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Harris postpones first trip to Detroit

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By Jenny Goldsberry

Vice President Harris should have been in Detroit Monday, but announced Sunday that she is postponing her trip. Her visit is a part of the Biden administration’s “month of action” leading up to the President’s challenge to see 70% of American vaccinated by July 4th.

Michigan has two counties with the lowest vaccination percentage, according to the Detroit News. The visit was an effort to rally behind vaccines. Detroit also saw flooding over the weekend that likely kept the vice president from coming.

However, Harris has not revealed why the trip was postponed or when she will try to visit again.

You can follow Jenny Goldsberry on Twitter @jennyjournalism.

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Study finds harmful levels of ‘forever chemicals’ in popular bandage brands

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A new consumer study tested several brands of bandages and found higher levels of fluorine in bandages from Band-Aid, CVS Health, Walmart, Rite Aid, Target and Curad, which contain harmful levels of “forever chemicals,” also known as PFAS.

The study by Mamavation and Environmental Health News revealed that out of 40 bandages from 18 different brands, 26 contained organic fluorine, an indicator of PFAS.

“Because bandages are placed upon open wounds, it’s troubling to learn that they may be also exposing children and adults to PFAS,” said Dr. Linda S. Birnbaum, the study’s co-author and the former director of the National Institute of Environmental Health Sciences and National Toxicology Program.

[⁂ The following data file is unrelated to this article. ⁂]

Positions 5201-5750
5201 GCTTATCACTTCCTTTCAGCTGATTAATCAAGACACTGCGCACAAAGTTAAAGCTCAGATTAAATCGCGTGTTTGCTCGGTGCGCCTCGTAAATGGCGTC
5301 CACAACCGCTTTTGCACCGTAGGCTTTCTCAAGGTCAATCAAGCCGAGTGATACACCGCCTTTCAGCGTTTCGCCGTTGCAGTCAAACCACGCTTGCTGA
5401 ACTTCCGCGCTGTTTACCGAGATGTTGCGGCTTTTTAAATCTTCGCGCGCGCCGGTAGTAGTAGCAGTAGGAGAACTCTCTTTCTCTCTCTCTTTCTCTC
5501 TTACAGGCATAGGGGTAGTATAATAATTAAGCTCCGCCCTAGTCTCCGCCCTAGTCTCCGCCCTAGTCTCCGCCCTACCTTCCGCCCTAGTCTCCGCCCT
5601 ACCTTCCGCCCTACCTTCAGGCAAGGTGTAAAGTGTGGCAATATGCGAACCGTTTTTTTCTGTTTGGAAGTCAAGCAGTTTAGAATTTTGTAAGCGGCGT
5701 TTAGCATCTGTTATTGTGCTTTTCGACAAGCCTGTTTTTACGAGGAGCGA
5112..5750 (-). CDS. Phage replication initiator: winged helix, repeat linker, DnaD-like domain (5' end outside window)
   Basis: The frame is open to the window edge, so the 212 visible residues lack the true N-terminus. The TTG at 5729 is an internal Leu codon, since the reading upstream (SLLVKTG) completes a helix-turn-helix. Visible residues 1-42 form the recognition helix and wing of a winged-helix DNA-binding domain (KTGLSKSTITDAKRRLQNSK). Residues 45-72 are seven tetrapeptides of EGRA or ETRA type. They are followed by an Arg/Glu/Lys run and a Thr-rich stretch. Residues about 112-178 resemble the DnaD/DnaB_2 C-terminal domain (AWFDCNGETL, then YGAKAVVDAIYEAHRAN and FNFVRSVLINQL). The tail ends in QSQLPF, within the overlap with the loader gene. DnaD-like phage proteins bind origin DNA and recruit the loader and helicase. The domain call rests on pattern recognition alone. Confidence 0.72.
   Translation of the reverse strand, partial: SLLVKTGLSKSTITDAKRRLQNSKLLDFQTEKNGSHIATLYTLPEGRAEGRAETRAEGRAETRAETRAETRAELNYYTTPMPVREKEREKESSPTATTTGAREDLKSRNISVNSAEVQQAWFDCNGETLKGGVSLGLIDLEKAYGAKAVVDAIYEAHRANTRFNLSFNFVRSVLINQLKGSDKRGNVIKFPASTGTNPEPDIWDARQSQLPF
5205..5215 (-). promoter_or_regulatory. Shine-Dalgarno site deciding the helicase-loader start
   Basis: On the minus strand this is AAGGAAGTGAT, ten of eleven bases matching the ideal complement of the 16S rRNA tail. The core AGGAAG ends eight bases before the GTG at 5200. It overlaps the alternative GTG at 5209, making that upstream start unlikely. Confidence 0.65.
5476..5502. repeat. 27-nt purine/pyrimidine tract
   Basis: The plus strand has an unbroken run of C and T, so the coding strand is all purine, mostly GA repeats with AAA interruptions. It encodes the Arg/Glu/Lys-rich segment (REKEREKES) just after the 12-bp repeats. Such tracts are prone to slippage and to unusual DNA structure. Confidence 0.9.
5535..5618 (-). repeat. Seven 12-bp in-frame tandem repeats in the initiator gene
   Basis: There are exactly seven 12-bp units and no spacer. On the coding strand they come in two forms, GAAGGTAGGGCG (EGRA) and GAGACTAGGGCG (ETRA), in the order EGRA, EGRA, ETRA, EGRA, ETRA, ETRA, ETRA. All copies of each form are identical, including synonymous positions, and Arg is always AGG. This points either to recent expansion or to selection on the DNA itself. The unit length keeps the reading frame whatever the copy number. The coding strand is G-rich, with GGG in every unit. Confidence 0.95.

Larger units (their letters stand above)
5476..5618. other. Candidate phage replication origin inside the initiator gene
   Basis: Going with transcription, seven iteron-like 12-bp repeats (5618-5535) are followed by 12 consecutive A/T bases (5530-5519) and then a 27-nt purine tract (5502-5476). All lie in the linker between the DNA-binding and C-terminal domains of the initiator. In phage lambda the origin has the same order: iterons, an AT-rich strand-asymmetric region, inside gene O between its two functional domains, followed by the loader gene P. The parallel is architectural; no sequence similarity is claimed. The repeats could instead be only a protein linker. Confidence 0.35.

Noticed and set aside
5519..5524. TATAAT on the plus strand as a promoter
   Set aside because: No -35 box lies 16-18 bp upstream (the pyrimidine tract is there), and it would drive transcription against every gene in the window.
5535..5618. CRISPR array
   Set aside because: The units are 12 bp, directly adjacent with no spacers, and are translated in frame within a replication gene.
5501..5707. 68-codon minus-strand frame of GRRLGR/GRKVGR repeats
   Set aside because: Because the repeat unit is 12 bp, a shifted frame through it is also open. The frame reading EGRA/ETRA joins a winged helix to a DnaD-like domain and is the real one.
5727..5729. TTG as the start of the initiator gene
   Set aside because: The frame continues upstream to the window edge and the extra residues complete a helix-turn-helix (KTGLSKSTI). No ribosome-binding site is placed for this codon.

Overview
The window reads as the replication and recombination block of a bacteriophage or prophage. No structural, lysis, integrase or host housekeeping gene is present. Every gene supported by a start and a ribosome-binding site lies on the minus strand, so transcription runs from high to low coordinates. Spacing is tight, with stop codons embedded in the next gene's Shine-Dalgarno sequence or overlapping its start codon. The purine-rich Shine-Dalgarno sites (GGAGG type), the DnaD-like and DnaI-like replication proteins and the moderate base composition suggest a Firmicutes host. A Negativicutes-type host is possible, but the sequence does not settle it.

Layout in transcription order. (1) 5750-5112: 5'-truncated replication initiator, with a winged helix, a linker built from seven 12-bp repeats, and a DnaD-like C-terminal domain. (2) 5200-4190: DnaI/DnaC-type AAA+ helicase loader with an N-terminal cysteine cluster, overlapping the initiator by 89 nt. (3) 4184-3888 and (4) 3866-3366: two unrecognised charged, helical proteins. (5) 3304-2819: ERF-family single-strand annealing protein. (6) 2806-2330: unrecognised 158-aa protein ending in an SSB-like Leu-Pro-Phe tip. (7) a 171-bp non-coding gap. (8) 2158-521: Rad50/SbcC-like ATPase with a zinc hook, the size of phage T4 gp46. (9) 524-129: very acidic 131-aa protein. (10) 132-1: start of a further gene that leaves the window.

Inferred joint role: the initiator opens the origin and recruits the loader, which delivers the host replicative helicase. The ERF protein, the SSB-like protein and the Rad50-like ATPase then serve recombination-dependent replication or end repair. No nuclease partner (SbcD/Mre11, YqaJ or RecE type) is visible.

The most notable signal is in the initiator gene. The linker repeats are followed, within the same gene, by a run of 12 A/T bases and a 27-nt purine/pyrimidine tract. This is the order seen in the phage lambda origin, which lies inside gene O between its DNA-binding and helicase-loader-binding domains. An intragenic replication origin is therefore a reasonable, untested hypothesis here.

News Nation reports that the study found the chemicals present in the adhesive part of the bandages. Mamavation said some brands likely used the PFAS in bandages “for their waterproof qualities.”

“It’s obvious from the data that PFAS are not needed for wound care, so it’s important that the industry remove their presence to protect the public from PFAS and opt instead for PFAS-free materials,” Birnbaum said.

According to the study, the chemicals are linked to several health effects, including “reduced immune system, vaccine response, developmental and learning problems for infants and children, certain cancers, lowered fertility, and endocrine disruption.”

While the exposure risk to PFAS through the skin isn’t clear, skin exposure “poses similar health risks” as eating or drinking food contaminated with PFAS, according to a previous study by the National Institute for Occupational Safety and Health.

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